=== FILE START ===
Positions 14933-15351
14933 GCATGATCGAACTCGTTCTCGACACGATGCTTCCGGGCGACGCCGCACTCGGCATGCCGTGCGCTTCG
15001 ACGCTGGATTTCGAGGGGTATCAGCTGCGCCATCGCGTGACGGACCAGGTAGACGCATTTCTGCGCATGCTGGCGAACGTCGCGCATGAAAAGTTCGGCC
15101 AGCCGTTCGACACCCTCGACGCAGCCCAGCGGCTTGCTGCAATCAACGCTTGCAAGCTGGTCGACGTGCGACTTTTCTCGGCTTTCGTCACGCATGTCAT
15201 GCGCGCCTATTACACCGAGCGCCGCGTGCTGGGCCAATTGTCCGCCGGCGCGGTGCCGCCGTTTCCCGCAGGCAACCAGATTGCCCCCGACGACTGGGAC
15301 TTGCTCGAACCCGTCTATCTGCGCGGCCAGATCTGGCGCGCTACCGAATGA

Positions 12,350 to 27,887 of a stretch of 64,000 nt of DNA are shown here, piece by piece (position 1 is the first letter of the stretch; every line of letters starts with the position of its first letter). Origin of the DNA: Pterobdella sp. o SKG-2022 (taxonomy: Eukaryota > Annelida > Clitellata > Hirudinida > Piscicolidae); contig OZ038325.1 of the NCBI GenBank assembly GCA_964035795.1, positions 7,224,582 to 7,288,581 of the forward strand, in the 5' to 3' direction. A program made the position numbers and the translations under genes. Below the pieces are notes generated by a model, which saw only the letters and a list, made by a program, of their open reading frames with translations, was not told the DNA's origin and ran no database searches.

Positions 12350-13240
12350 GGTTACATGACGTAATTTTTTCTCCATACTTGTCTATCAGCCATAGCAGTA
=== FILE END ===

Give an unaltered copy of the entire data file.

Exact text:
Positions 14933-15351
14933 GCATGATCGAACTCGTTCTCGACACGATGCTTCCGGGCGACGCCGCACTCGGCATGCCGTGCGCTTCG
15001 ACGCTGGATTTCGAGGGGTATCAGCTGCGCCATCGCGTGACGGACCAGGTAGACGCATTTCTGCGCATGCTGGCGAACGTCGCGCATGAAAAGTTCGGCC
15101 AGCCGTTCGACACCCTCGACGCAGCCCAGCGGCTTGCTGCAATCAACGCTTGCAAGCTGGTCGACGTGCGACTTTTCTCGGCTTTCGTCACGCATGTCAT
15201 GCGCGCCTATTACACCGAGCGCCGCGTGCTGGGCCAATTGTCCGCCGGCGCGGTGCCGCCGTTTCCCGCAGGCAACCAGATTGCCCCCGACGACTGGGAC
15301 TTGCTCGAACCCGTCTATCTGCGCGGCCAGATCTGGCGCGCTACCGAATGA

Positions 12,350 to 27,887 of a stretch of 64,000 nt of DNA are shown here, piece by piece (position 1 is the first letter of the stretch; every line of letters starts with the position of its first letter). Origin of the DNA: Pterobdella sp. o SKG-2022 (taxonomy: Eukaryota > Annelida > Clitellata > Hirudinida > Piscicolidae); contig OZ038325.1 of the NCBI GenBank assembly GCA_964035795.1, positions 7,224,582 to 7,288,581 of the forward strand, in the 5' to 3' direction. A program made the position numbers and the translations under genes. Below the pieces are notes generated by a model, which saw only the letters and a list, made by a program, of their open reading frames with translations, was not told the DNA's origin and ran no database searches.

Positions 12350-13240
12350 GGTTACATGACGTAATTTTTTCTCCATACTTGTCTATCAGCCATAGCAGTA